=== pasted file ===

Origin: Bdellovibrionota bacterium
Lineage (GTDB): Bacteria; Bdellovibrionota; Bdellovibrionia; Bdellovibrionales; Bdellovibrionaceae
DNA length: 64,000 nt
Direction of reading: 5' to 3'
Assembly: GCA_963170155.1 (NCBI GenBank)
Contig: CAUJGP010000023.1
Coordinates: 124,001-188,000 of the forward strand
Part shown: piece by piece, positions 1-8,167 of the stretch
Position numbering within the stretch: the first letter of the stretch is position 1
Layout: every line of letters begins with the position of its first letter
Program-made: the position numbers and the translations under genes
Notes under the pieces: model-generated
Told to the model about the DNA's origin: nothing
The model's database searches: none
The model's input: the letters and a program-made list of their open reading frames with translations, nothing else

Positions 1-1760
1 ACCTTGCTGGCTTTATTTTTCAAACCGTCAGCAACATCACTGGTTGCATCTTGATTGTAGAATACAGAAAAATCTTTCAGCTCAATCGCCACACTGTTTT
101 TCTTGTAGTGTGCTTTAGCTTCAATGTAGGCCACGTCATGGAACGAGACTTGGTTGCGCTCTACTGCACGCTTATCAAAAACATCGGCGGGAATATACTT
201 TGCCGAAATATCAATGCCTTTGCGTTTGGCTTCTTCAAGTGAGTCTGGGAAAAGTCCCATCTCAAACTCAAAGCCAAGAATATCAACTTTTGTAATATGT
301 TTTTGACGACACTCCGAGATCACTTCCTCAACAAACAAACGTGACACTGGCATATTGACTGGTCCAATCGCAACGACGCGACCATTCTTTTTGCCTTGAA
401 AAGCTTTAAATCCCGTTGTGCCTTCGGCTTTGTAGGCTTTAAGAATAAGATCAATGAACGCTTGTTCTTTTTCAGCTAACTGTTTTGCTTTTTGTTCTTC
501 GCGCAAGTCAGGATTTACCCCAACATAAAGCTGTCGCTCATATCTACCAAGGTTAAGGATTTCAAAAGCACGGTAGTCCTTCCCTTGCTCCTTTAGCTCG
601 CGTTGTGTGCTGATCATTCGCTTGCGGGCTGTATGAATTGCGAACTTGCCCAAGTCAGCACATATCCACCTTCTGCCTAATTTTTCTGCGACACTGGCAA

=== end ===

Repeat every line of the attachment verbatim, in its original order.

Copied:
Origin: Bdellovibrionota bacterium
Lineage (GTDB): Bacteria; Bdellovibrionota; Bdellovibrionia; Bdellovibrionales; Bdellovibrionaceae
DNA length: 64,000 nt
Direction of reading: 5' to 3'
Assembly: GCA_963170155.1 (NCBI GenBank)
Contig: CAUJGP010000023.1
Coordinates: 124,001-188,000 of the forward strand
Part shown: piece by piece, positions 1-8,167 of the stretch
Position numbering within the stretch: the first letter of the stretch is position 1
Layout: every line of letters begins with the position of its first letter
Program-made: the position numbers and the translations under genes
Notes under the pieces: model-generated
Told to the model about the DNA's origin: nothing
The model's database searches: none
The model's input: the letters and a program-made list of their open reading frames with translations, nothing else

Positions 1-1760
1 ACCTTGCTGGCTTTATTTTTCAAACCGTCAGCAACATCACTGGTTGCATCTTGATTGTAGAATACAGAAAAATCTTTCAGCTCAATCGCCACACTGTTTT
101 TCTTGTAGTGTGCTTTAGCTTCAATGTAGGCCACGTCATGGAACGAGACTTGGTTGCGCTCTACTGCACGCTTATCAAAAACATCGGCGGGAATATACTT
201 TGCCGAAATATCAATGCCTTTGCGTTTGGCTTCTTCAAGTGAGTCTGGGAAAAGTCCCATCTCAAACTCAAAGCCAAGAATATCAACTTTTGTAATATGT
301 TTTTGACGACACTCCGAGATCACTTCCTCAACAAACAAACGTGACACTGGCATATTGACTGGTCCAATCGCAACGACGCGACCATTCTTTTTGCCTTGAA
401 AAGCTTTAAATCCCGTTGTGCCTTCGGCTTTGTAGGCTTTAAGAATAAGATCAATGAACGCTTGTTCTTTTTCAGCTAACTGTTTTGCTTTTTGTTCTTC
501 GCGCAAGTCAGGATTTACCCCAACATAAAGCTGTCGCTCATATCTACCAAGGTTAAGGATTTCAAAAGCACGGTAGTCCTTCCCTTGCTCCTTTAGCTCG
601 CGTTGTGTGCTGATCATTCGCTTGCGGGCTGTATGAATTGCGAACTTGCCCAAGTCAGCACATATCCACCTTCTGCCTAATTTTTCTGCGACACTGGCAA